WRDW (Wired 96.5) Philadelphia. Over the last decade or so, it’s been hard for Rhythmic Top 40 stations to find a hole between Top 40 and R&B in a heavily African-American market, unless the R&B stations were particularly vulnerable. Some of the stations that have tried it in recent years, such as KTHT Houston, have moved on, but CKEY Buffalo has managed to find a 4-share in a market that had both a well-respected R&B outlet in WBLK and a Top 40, WKSE, that was particularly pro-active about playing the right R&B/Hip-hop product. Philly had an R&B-leaning Top 40 as well, in WIOQ (Q102), and two existing R&B outlets, but WRDW still carved out a 3.5 in its first book, while WUSL (Power 99) was off 6.0-4.6 and WPHI (the Beat) was down 3.7-2.7. (Q102 went 4.5-4.4).

Spanish oldies KPRC-FM (La Preciosa) Monterey, Calif., up 5.3-8.9, giving that format a market lead on both coasts, since WCMQ-FM Miami was up 5.0-6.0.

Another Gospel-on-FM win: WHLH (Hallelujah FM) Jackson, Miss., up 3.2-8.7 in its first book.

KKOB Albuquerque, N.M., and KWYE (Y101) Fresno, Calif. One of Top 40’s bellwethers in the late ‘90s was its success in Hispanic markets where only Rhythmic Top 40 was supposed to be of interest. So it’s encouraging that Y101 was up 3.7-4.6, still behind KBOS (5.2) but tied with KSEQ, while KKOB’s 3.3-4.5 boost puts it ahead of both Rhythmics. (Format leader KKSS was right behind with a 4.4.). And KKOB has managed to do it while playing both D-12 and Five For Fighting.

WDAF-FM Kansas City, which has gone 4.3-5.8-6.2 since moving its heritage Country format to FM and leads both Country rivals, making Kansas City the latest market where a yesterday-and-today country station has been the format leader.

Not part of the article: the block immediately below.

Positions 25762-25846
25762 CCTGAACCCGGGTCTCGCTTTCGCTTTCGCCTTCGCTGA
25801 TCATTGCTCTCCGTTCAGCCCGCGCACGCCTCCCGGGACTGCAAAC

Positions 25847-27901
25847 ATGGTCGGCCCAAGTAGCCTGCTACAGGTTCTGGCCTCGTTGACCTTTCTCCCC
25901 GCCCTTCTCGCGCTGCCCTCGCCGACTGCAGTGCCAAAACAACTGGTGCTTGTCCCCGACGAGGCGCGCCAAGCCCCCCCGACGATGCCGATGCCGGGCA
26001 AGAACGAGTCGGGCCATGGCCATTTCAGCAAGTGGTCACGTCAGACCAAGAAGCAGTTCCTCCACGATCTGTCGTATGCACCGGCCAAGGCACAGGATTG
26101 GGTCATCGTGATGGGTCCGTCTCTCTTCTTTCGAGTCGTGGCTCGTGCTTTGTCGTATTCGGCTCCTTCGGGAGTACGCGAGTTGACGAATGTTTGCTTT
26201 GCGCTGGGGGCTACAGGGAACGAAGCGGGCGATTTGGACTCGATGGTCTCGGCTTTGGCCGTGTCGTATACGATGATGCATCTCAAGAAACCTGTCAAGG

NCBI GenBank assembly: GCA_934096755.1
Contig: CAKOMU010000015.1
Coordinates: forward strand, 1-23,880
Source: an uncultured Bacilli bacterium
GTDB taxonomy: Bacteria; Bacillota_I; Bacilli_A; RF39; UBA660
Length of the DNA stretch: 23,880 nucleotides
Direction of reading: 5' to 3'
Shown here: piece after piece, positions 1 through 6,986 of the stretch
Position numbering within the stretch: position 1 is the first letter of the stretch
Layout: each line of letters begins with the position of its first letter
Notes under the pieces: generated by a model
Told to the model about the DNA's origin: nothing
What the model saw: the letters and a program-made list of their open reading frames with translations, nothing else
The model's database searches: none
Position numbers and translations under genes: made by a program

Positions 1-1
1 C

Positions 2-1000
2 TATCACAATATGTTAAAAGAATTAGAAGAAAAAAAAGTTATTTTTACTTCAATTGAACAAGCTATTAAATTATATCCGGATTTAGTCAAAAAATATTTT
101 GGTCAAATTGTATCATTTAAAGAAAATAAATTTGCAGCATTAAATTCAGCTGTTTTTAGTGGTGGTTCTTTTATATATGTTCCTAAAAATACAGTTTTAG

Sean Ross is Edison Media Research’s VP of Music & Programming and the former editor-in-chief of Airplay Monitor, Billboard Magazine’s radio programming publication. The opinions expressed here are his own and can be found on the Web site every week. Sean can be reached at 908.707.4707 or

2 replies
  1. Brian French
    Brian French says:

    It’s tough to use Bob in Oklahoma City as a comparison. It is really a Classic Hits station and nothing like most of the Jacks and Bobs that play what they want.

  2. Sean Ross
    Sean Ross says:

    The difference between Oklahoma City and other Jack/Bobs is duly noted (and has been acknowledged elsewhere by the author as well), but I don’t think it’s unfair to include them. I’ve always believed the Classic Hits franchise was a big part of what made Jack/Bob work. Other people say it’s the stationality. Only recently did the wide variety of some Jack/Bobs (I heard one in early December playing Tim McGraw’s “Live Like You Were Dying”) become the most publicized aspect of the station. So it’s significant that a station with only two of the format’s three distinguishing features was still so successful.